Sunday, April 27, 2008

Fine. We'll Just Sit Here in the Dark, Then.

Syria's ambassador to the U.S. -- who sounds like a real fun guy, by the way -- says the CIA's full of crap. Well, not really. He was... diplomatic about it. Imad Moustapha said the photographs the CIA had that were allegedly taken inside a Syrian nuclear facility were fabricated. "The photos presented to me yesterday were ludicrous, laughable." Okey Dokey. What was the building for, then? Hello? Israel bombed it last year, the Syrians promptly bulldozed the ruins and built a larger building on top of it. They won't say what it's for.

Other annoying countries like N. Korea and Iran like to pretend that they need reactors to generate nuclear power, but it's argued that the reactors are really for generating weapons-grade plutonium. Here's the quick-and-dirty on how inspectors might figure that out. I'm not a scientist. Real, actual scientists are invited to correct me. Preferably over cocktails.

From what I just read, the difference is in how short a time a fuel rod is used in a reactor. The objective in power generation is to turn the turbines. Nuclear power plants use steam, and the heat to boil the water to make the steam is generated through nuclear reaction. The fuel rods are made of Uranium 238. During the course of the reaction the uranium isotope picks up an extra neutron and decays into Plutonium 239. You have the option of removing the fuel rods at any point in the reaction process. If you were generating heat for steam you would allow the rods to remain in place until all reactivity tapered off. You would no longer have much uranium 238 and you would have the higher isotopes of plutonium (240,241, and so on). P239 is the one you want for weapons, and if you remove the fuel rods earlier in the process that's what you'll have. So I guess if you have more uranium being expended in a given period of time at a given reactor than 'should be' you have a reason to ask what they're using it for.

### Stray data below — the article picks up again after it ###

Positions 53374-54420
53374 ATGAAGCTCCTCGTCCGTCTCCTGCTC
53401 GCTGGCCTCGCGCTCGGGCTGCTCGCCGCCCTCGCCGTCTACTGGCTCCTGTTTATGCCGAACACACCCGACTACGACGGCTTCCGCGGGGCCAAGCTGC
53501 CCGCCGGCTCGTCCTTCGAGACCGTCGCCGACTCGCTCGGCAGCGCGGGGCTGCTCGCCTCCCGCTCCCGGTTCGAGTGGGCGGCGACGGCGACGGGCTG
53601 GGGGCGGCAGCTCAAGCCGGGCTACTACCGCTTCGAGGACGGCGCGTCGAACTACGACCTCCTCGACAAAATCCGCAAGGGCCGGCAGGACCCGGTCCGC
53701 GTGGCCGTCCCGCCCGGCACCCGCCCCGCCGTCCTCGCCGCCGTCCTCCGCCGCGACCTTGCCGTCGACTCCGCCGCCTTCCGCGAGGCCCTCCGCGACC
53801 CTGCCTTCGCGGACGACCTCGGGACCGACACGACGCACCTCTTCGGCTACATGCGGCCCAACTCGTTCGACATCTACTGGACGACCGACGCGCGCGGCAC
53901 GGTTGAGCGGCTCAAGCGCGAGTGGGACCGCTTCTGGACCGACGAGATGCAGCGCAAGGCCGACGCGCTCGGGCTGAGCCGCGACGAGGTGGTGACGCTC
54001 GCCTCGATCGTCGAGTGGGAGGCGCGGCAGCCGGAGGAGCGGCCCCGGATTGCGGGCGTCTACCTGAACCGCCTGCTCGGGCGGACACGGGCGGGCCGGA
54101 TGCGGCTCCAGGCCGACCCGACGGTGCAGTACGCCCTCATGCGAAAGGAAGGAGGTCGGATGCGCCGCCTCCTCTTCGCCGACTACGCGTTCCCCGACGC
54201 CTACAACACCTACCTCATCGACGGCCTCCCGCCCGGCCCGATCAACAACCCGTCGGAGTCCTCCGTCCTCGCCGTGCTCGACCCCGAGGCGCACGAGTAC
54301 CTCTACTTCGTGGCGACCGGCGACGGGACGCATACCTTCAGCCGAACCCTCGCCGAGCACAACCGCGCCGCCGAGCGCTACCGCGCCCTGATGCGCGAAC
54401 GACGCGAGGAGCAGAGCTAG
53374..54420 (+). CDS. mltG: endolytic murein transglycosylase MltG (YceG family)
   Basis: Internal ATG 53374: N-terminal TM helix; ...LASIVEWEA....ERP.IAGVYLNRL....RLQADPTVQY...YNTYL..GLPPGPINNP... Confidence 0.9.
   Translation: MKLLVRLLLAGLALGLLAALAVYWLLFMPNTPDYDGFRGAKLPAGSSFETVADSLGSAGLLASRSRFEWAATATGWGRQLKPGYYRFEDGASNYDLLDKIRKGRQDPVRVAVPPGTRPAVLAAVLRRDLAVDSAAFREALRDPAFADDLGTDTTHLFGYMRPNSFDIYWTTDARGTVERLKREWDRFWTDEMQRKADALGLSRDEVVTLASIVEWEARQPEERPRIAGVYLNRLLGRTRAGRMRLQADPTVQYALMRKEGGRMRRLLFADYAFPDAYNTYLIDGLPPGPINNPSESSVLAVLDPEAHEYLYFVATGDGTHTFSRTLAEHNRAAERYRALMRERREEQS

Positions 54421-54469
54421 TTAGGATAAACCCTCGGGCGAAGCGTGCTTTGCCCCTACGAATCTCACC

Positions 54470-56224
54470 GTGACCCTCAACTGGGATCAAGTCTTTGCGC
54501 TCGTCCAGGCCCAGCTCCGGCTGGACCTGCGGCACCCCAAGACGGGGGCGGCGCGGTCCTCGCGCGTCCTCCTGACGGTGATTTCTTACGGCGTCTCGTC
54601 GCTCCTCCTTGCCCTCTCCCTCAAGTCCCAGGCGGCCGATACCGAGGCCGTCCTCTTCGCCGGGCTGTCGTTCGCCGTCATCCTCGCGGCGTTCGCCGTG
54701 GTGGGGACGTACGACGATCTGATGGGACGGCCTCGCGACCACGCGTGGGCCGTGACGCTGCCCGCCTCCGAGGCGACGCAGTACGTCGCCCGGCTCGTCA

Meanwhile, back in Syria, Mr. Moustapha isn't saying what the reactor is for. I guess it doesn't have wires hooked up to it. Bit of an oversight, that. He says there's no military checkpoints, air defenses or even a fence, so it can't be a sensitive facility. It's in the middle of the desert where it's flat and there's a whole lot of nothing. Good luck sneaking up on it, and who needs a fence? Anti-aircraft defenses would be like asking to get bombed again. So what's it for, Moose?